Compared to AMC, the Nick is limited to what kinds of films it screens because it isn’t affiliated with any major studios. Not only are those films not for their audience, but they’re also expensive to screen and investors would expect a return that the two-screen theater would not be able to provide. 

Because of this, many arthouse theaters have struggled significantly more than bigger-name theater chains. Still, Jones is sure arthouse theaters will always have an audience and believes the pandemic has just provided viewers with new options in how they watch movies.

“I think what you’re going to find is that, in the coming future, you’re going to see more big-budget films in theaters, medium-range films are going to get those streaming releases, and then you’re going to find some art house theaters doing smaller independent films that are going to have trouble getting onto a platform,” Jones said.

While he would love to see droves of people in theater seats soon, Jones said he understands why the convenience of streaming appeals to the general public.

Amanda Manea from Bellevue, Washington converted to streaming during last year’s lockdown period and doesn’t plan on going to the movies anytime soon because she has everything she needs at home. Last year, she subscribed to HBO Max, Disney + and Showtime.

“A lot of these platforms also came in packages, like there weren’t packages available before the pandemic. And I definitely have been streaming more and honestly, I don’t know if I would be as likely to go to the movies anymore,” she said.

On the other hand, Graham Shroyer has been to the movies a handful of times since theaters opened up and is eager to return.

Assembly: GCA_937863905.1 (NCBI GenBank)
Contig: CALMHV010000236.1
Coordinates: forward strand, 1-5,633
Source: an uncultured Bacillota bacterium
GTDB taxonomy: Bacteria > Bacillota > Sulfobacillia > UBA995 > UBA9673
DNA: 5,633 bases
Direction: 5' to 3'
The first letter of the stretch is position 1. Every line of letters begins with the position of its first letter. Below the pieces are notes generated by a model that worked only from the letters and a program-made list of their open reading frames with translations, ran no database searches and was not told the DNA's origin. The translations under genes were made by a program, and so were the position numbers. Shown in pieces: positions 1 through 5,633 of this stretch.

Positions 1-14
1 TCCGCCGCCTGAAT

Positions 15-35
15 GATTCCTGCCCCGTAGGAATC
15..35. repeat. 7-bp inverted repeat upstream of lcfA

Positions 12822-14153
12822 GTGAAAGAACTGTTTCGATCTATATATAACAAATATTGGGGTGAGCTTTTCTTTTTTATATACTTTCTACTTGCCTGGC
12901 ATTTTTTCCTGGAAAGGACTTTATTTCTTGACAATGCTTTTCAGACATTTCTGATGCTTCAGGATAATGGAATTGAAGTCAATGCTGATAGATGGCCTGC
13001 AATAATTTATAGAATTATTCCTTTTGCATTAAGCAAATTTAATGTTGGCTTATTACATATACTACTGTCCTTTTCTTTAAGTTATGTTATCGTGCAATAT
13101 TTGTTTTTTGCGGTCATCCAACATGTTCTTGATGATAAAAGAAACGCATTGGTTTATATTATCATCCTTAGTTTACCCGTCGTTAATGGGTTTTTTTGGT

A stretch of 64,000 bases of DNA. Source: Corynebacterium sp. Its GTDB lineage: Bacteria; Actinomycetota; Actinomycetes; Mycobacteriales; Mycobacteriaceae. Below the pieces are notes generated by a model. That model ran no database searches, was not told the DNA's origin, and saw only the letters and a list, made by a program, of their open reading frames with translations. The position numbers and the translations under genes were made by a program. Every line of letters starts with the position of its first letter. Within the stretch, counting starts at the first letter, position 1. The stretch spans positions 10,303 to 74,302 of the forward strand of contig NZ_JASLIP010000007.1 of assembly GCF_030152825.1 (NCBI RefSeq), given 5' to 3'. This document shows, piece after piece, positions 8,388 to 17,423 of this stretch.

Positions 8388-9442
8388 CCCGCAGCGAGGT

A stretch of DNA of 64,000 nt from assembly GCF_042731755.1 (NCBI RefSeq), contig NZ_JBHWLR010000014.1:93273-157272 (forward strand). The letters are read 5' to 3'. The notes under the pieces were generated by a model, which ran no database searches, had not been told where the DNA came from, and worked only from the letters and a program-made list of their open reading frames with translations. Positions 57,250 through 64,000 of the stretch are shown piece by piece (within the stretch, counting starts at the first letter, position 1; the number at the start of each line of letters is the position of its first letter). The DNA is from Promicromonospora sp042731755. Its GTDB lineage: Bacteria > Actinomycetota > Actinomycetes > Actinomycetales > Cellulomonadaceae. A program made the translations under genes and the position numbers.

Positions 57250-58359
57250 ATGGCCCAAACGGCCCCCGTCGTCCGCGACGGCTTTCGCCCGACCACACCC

The Columbia native was an avid moviegoer before the pandemic, going as often as twice a week. While he believes streaming has its perks, he said nothing compares to seeing movies the way they were meant to be seen.

“There are some big movie moments that need to happen in the movies. You know, when I first watched “Avengers: Endgame” in the theater, and everybody’s like, experiencing it together on the big screen, that’s why people always say like, ‘Oh, movies meant to be experienced in the theater,’” Shroyer said.

This is why the trend of releasing blockbusters immediately to streaming platforms has him worried studios will lower the quality of their films.

“What’s the purpose of making “Godzilla vs. Kong” so big and loud and expensive if you could basically have the same experience on television?” he said.

Even so, he knows that it will be hard for theaters to compete with streaming services when a monthly subscription is about the same price as a single movie ticket and he understands why these shifts in the industry are happening.

The popularity of streaming has steadily increased since its inception and it has killed the video rental service, encouraged cord-cutting and currently threatens the future of movie theaters. Only time will tell if the changes the industry is making will be enough to save it.

But like Shroyer, Jones is adamant that the theater experience is irreplaceable because even more than spectacle, the theater experience gives people the community they crave.

“When I’m in a theater, I’ve been here, and now I can’t wait to talk about what we shared, and what we saw, and what I thought, and what you thought, and how this movie has affected us moving forward. So that shared experience is a completely different field than sitting at home,” Jones said.



“Godzilla vs. Kong” currently boasts the best box office debut for a film released during the pandemic. Over 3 million people have streamed at least 5 minutes of the film on HBO Max, according to Samba TV. 

The Nickelodeon Theatre on Main Street is still closed in person but has virtual screening rooms that allow patrons to watch new films online. 

Film and media studies professor Lauren Steimer said movie theaters generate profits from selling food and drinks, not tickets. 

Graphic by: Kourtney Vermillion